Earlier, I showed you pictures of how one woman was inspired to paint the ceiling in her church in Huntingfield. At great personal cost to herself.
Now I am not necessarily suggesting that you volunteer to redecorate our own ceiling, however much it needs attention, but I am urging you to consider not what you MIGHT do, but what you believe you MUST do for this fellowship in 2018.
What is God inspiring you to do for Him? Let me throw out a few ideas, and some different ones to those I have scattered here before.
E … Expectant
Our vision can be entirely blinkered by our own situation. We need to ask God to show us ourselves, as we look to outsiders. How about inviting our new regional minister to look over our building and offer her observations, as a newcomer, on our ambience and even our worship?
Tim Lovejoy at our conference last month Small is Beautiful offered this telling ambition of many churches, it applies to us, “we’ll just do what we’re safe doing.”
Just before Chrtist,as both Val and ian talked about our Expectations for Chrtistmas. Ian also challenged us what we expect from our church.
We need to look and wait for God expectantly.
That means the obvious: Praying for our church, but also
Listening to what God is saying to you, maybe right now….!
Is our expectation more on survival than lifting our vision to God and expecting Him to renew us?
I want to see a church of all ages. The worldwide church certainly is. But we are not. Now that does not matter to God, but the church is a family, and a family is not just an old people’s home. Neatishead Baptist is an old people’s home. A nice one, a comfortable one, but are we called to move out of comfort? A Church Without Walls- years ago we endlessly talked about that, but can we become it?
At present we are in effect excluding younger people and children from the Good News of Jesus, indeed anyone under about 50. I want to challenge you to be more inclusive!
What does that mean in practice?
It would mean holding church, not always in this building,
Miost essentially, it certainly means having services suited to those who are not familiar with church life.
I believe we are actually moving in this direction, yet can we make more steps, to make our services attractive to those whose background is not in Victorian hymns and long sermons?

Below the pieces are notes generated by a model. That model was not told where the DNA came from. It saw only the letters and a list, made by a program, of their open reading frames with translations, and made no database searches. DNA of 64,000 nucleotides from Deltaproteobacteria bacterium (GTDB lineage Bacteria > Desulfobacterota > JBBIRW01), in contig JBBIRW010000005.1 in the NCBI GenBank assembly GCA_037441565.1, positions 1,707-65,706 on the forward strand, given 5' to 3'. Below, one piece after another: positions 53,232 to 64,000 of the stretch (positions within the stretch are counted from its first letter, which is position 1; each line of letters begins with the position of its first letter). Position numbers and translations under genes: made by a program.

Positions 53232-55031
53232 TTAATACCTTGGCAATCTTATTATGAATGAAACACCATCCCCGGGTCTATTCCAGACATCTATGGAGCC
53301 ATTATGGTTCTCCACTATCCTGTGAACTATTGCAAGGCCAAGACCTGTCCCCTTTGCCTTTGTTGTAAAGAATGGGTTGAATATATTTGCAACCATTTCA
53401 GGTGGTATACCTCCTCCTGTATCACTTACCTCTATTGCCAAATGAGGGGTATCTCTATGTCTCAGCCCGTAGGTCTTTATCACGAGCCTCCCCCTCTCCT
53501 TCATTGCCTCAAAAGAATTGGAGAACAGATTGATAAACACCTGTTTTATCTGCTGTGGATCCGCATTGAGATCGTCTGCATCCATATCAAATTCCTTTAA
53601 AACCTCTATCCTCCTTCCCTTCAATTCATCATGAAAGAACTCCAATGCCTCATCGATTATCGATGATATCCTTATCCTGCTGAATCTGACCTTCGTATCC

Time is short so imagine yourself what G represents… generosity perhaps. And
So let me move on to
T … Targetting
We have a Neatishead Baptist Mission Statement.
What does it say? (read it elsewhere on this site.)
From our Mission Statement come our
Aims, which were discussed at our September meeting.
Maybe you recall a few ideas that were floated around.
However Aims are general, not specific, not too demanding, unlike
I want you all to pray about specific targets for members to consider, that we will agree on at our next Annual Meeting.
What sort of targets?
On the one hand, it is easy to suggest targets that are easily achievable, like
Ensure The Coffee Rota is kept up to date.
On the other hand, there is no point in having targets that are unrealistic:
Each Sunday Neatishead Baptist will be full.
But we do need to be bold and here are some suggestions of targets that we could adopt, that flow from our long term vision, which we will be formulating when our Regional Minister visits us next year.
Statement: We have had one baptism in the past ten years.
In 2018 we will hold a Baptism service.
Statement: We had one new member in 2017.
In 2018 we will welcome three (more) new members.
Statement: Our congregation averages 20 in 2017.
By the end of 2018 it will average 25.
Along with such targets, we also need to give an indication of how these targets can be achieved, apart from by prayer.
For example, Ian will be preaching shortly on Church membership, so that’s easy. As to raising the size of our congregation, perhaps hosting some outreach events are the best way forward?
So what targets do you believe ought to be set by us next year?
Think and pray about this, and before our annual meeting, sorry Ian, bombard Ian with your prayerful offerings of vision for our future.